One thing that a human being needs in order to make his life meaningful is stories. I am not just talking about the stories that an adult tells a child or the stories that a person reads. I am talking about a meaningful flow of events and experiences within a person’s life that leads to meaningful imprints both on the person himself as well as on other people around him. These lived stories form the foundation, both directly and indirectly, for told stories. Even imaginary stories have a connection to lived human events and experiences. And rich vibrant lived stories lead to rich vibrant told stories. Of course, to have the opportunity to live a rich vibrant story, one needs to live in an environment with some organic grounding. The organic grounding acts as a template for meaningful encounters with other people or with different aspects of the living environment. As people today live increasingly submerged in modern technological living environments with ever greater participation of more sophisticated machines that do more and more things, it becomes more and more difficult to have the opportunity to live meaningful stories. Activity in the living environment becomes increasingly reduced to formal mechanical processes – free-floating activity segments (temporal figures) in a vacuum that are created as a result of the detachment from the organic grounded flows and cycles of more natural environments. Each mechanical activity segment, consisting of defined steps, has a precise discrete beginning, a precise discrete middle and a precise discrete end, and the segment is repeated over and over without variation. In such an environment, there is little in which a person can engage that will provide the substance for a good interesting coherent story.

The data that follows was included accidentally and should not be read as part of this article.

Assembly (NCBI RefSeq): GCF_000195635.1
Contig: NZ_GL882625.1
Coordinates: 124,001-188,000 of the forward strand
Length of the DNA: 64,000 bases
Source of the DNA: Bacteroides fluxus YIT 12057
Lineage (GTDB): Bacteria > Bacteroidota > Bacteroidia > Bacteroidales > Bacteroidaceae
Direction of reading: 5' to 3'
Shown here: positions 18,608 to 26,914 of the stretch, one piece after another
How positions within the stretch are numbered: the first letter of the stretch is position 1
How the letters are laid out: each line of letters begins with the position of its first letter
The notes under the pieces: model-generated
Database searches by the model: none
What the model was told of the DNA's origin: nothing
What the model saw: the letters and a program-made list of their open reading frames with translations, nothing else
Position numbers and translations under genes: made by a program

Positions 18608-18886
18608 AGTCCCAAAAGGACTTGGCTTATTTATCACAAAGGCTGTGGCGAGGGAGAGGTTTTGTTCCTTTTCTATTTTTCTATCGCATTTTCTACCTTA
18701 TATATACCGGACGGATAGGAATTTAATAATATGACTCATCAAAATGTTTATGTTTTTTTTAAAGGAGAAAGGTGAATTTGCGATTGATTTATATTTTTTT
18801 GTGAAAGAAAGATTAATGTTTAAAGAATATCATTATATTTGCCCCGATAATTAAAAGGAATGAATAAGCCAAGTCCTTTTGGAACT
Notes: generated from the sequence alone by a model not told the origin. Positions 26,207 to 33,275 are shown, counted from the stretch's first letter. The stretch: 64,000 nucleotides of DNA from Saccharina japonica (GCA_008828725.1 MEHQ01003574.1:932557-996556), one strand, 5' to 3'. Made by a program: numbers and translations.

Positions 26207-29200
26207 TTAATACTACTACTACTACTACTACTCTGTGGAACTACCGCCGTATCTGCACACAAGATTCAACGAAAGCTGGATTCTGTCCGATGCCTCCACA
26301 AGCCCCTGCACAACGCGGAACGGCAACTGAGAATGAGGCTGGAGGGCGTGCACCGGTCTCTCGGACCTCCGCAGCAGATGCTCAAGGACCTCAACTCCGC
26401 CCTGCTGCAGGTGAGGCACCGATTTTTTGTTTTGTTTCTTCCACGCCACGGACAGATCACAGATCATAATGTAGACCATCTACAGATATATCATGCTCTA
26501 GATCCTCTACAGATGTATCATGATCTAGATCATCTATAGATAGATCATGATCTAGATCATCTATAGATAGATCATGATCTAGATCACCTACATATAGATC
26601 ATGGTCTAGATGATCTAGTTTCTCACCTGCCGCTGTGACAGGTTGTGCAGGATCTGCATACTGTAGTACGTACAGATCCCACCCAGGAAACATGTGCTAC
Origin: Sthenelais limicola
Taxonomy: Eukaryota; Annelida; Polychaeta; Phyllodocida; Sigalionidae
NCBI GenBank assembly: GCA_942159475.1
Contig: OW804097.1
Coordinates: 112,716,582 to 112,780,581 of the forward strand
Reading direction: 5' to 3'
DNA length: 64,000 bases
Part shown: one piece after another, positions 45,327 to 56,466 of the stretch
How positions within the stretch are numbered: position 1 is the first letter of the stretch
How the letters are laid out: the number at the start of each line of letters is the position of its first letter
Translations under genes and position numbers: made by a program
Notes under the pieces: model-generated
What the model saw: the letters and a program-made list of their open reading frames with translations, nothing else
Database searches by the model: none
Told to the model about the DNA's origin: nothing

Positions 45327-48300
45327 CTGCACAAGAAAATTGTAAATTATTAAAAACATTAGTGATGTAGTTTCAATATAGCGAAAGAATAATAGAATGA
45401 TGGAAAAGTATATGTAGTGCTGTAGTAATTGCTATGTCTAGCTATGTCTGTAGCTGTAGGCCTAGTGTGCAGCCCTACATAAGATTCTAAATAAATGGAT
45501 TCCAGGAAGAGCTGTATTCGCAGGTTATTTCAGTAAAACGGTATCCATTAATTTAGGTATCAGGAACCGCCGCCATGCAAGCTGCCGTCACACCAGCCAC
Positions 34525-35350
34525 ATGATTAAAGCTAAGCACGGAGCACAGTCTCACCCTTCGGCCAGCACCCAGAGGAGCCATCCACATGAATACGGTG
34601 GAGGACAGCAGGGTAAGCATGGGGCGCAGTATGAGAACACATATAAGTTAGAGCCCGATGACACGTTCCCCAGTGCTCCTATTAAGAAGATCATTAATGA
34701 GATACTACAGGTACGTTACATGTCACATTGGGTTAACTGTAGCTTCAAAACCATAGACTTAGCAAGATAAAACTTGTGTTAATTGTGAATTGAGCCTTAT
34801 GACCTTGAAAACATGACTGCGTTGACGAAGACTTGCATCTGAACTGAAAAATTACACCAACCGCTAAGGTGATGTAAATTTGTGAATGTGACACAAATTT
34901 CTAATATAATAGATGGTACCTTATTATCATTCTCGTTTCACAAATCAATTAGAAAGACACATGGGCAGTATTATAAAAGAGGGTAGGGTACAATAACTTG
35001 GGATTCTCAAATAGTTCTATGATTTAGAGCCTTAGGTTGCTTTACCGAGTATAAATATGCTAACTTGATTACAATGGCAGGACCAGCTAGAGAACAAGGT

However, some people have attempted to overcome the difficulties generated by modern technological life by creating certain situations in which they can begin to develop some kinds of coherent stories. In Chicago, a new kind of theater was developed in which groups of people can develop life stories together. It was called improvisational theater, because groups of actors would work together to create life situations and characters, and from these premises, to improvise funny comedy skits through the interaction spontaneously created by the actors. Sometimes, the audiences suggest the situations and the characters for the actors. The actors have to be very quick in creating organic interactions that lead to something happening.